Bradshaw, under intense pressure from the Steeler defense, scrambled just out of their reach. His principal passing option for the play, rookie receiver Barry Pearson, was open in midfield, waving his arms, but Bradshaw, out of the pocket and his comfort zone, flung the ball toward the second option, running back John “Frenchy” Fuqua.
A figure that Steeler fans over the years came to regard as demonic, Raiders defensive back Jack Tatum, sensed the ball going in Fuqua’s direction. For the third play out of the last four, he was involved in the outcome. As with the prior plays in the series, he made his presence felt.
In the many accounts that followed, the testimony of both Tatum and Fuqua would have to be regarded in a court of law as impeachable. Tatum, whose nickname was “Assassin” (and whose later hit on the New England Patriots’ Darryl Stingley left that receiver paralyzed), would earn a jury’s venom. Unfortunately, Fuqua, on this same play, had just had his bell rung by Tatum, so he was in no position to state conclusively what transpired next.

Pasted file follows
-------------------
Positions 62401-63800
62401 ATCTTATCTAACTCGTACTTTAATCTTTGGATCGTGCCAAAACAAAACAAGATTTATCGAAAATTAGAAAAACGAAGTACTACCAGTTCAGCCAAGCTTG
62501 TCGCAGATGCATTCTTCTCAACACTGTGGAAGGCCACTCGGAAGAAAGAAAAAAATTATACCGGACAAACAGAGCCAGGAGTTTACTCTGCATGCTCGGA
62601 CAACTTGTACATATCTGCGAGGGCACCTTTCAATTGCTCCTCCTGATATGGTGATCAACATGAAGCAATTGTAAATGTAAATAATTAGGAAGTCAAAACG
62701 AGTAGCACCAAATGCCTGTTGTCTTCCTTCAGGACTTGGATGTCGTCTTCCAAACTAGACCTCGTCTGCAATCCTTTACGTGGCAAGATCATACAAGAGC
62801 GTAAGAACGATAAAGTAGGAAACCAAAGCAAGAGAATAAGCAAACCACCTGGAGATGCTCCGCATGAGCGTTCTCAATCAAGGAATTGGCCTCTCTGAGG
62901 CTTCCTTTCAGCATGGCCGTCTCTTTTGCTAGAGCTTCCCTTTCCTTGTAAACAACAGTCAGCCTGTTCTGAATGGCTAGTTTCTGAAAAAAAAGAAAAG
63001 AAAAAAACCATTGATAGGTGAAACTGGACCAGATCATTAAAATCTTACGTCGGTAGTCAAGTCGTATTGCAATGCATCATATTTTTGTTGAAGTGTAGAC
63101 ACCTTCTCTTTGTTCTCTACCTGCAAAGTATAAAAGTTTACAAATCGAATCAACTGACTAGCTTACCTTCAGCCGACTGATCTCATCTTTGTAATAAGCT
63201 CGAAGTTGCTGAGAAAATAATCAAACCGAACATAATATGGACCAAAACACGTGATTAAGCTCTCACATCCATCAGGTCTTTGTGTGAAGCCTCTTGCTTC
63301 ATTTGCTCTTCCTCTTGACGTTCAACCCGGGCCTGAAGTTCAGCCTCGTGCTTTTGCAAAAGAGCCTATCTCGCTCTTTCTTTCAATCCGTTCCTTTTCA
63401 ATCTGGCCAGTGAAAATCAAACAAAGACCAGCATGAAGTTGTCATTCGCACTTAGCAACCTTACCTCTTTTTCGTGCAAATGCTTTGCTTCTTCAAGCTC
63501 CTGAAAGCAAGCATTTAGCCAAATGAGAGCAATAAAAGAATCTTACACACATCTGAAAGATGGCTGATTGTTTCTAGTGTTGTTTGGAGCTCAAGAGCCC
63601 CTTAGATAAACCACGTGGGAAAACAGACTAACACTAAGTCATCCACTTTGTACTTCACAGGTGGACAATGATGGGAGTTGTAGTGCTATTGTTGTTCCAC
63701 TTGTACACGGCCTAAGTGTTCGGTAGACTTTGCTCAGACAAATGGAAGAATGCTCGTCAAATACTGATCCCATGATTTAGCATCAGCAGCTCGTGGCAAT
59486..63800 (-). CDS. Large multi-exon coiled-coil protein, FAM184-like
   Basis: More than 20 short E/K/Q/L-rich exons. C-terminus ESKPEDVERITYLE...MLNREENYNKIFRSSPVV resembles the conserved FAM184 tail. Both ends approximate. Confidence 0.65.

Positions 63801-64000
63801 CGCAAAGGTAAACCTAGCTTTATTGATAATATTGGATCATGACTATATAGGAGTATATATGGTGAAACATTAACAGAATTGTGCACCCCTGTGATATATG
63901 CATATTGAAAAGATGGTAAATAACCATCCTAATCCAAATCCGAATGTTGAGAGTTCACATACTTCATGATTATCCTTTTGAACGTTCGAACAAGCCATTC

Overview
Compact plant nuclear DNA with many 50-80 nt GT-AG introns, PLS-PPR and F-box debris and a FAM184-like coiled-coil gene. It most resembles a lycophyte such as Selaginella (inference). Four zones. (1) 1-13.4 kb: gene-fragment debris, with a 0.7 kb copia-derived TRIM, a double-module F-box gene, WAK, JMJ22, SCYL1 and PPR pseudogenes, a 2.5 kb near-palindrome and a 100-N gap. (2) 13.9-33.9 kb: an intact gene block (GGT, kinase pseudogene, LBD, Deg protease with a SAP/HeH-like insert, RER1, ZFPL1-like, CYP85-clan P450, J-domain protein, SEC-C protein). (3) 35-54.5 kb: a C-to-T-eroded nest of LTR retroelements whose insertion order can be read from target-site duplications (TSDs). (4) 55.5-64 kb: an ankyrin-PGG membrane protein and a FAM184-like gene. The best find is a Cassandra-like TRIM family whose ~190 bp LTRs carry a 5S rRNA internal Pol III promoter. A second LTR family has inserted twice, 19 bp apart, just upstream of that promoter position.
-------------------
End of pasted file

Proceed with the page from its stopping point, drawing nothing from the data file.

On the YouTube replay I saw, the one thing you can notice clearly is Tatum’s emphatic gloating that he had disrupted the play. Some (including this writer) believe that he could easily have been called for pass interference. But the Steeler faithful—and, eventually and controversially, the referees—decided they had seen him do something else.
Tatum’s disruption of the play was so emphatic that the ball caromed eight yards back. Did he actually get his hands on it, too? The question was crucial, because NFL rules of the time did not allow completed passes if two players from the same team had consecutively touched it.